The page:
Windows  Windows Store Notebook Mobile official Microsoft

Microsoft took to its Windows Blogs today to announce a new ability for developers. The company has introduced the ability to use subscription-based billing in Universal Windows Platform (UWP) services. This is the first time developers have been able to integrate the payment model into their UWP apps.

Subscription-based billing is an automatically renewing payment model. Think similar to Netflix, where subscribers pay monthly on a renewing bill that will automatically take money unless cancelled. Android and iOS have had this ability in apps for years, so it is good Microsoft is finally getting on board.

“You can use subscriptions to sell digital products in your app with automated recurring billing while giving your customers a seamless purchase experience.”

In Windows 10, it will allow users to purchase subscriptions from UWP apps. However, Microsoft points out the new ability is targeting at least the Windows 10 Anniversary Update. Users running older Windows builds will probably be out of luck.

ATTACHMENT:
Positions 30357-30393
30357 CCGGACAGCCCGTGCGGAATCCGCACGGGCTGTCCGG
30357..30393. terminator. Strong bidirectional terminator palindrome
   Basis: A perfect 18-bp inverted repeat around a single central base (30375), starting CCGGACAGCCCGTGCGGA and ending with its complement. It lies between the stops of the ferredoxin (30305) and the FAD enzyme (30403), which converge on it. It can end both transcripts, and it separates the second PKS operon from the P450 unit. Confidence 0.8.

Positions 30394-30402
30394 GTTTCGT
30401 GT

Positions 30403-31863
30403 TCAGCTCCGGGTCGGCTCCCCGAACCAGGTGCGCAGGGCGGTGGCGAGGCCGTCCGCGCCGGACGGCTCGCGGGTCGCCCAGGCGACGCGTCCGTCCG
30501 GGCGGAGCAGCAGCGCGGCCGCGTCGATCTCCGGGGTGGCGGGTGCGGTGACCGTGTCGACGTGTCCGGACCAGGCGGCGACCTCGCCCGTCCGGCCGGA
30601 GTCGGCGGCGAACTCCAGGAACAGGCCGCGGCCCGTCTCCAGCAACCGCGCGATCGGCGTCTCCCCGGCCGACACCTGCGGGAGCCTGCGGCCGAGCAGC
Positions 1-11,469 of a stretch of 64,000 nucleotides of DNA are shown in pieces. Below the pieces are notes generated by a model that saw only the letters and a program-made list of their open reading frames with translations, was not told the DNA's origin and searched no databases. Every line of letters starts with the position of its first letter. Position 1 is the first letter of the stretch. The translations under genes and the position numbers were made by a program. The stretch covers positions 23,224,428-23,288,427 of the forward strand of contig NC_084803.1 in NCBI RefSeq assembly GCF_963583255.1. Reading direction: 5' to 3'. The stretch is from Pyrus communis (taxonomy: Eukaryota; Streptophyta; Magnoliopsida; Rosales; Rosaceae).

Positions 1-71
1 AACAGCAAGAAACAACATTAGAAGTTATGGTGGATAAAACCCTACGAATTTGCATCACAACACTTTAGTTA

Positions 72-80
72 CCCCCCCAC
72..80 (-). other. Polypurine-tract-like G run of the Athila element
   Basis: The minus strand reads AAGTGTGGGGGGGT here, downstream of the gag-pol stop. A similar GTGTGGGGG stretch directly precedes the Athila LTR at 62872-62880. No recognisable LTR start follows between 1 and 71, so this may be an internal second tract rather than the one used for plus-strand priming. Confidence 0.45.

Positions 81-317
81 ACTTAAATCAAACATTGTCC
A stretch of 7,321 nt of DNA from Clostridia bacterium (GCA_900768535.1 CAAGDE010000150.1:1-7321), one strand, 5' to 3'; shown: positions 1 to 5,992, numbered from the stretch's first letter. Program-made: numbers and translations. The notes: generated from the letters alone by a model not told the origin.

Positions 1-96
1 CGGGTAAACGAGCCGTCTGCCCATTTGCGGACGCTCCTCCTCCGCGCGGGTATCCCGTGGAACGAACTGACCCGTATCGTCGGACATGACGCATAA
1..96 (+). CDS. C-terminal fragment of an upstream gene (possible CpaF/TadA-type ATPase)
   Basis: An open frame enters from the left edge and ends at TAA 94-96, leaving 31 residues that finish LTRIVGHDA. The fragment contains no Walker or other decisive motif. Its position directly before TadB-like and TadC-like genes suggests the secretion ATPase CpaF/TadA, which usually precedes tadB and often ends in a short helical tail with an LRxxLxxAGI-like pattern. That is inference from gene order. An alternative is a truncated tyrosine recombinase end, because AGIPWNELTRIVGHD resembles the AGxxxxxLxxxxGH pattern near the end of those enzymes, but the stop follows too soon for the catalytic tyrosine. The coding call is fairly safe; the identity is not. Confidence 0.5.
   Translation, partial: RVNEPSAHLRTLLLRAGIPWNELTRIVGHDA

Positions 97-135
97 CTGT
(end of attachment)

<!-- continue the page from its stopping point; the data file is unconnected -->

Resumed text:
Subscriptions are set to periods of 1 month, 3 months, 6 months, 1 year or 2 years, customizable by the developer. Free trial periods can also be added to UWP apps, set to 1 week or 1 month. This allows customers to try the add-on or service before subscribing fully.

Details

Microsoft notes the pricing model for developers is different from the normal Microsoft Store model:

“For any add-on subscriptions in apps (but not games), you receive 85% of the subscription price, minus applicable taxes. For game add-on subscriptions, you receive 70% of the subscription price, minus applicable taxes.”

As for customers, subscriptions can be managed through the services & subscriptions page on their Microsoft account. Familiar options such as cancelling a subscription or changing payment methods are available.

Considering developers have been largely indifferent to creating Windows apps, this is a good move. It gives dev’s another revenue stream on Microsoft platform.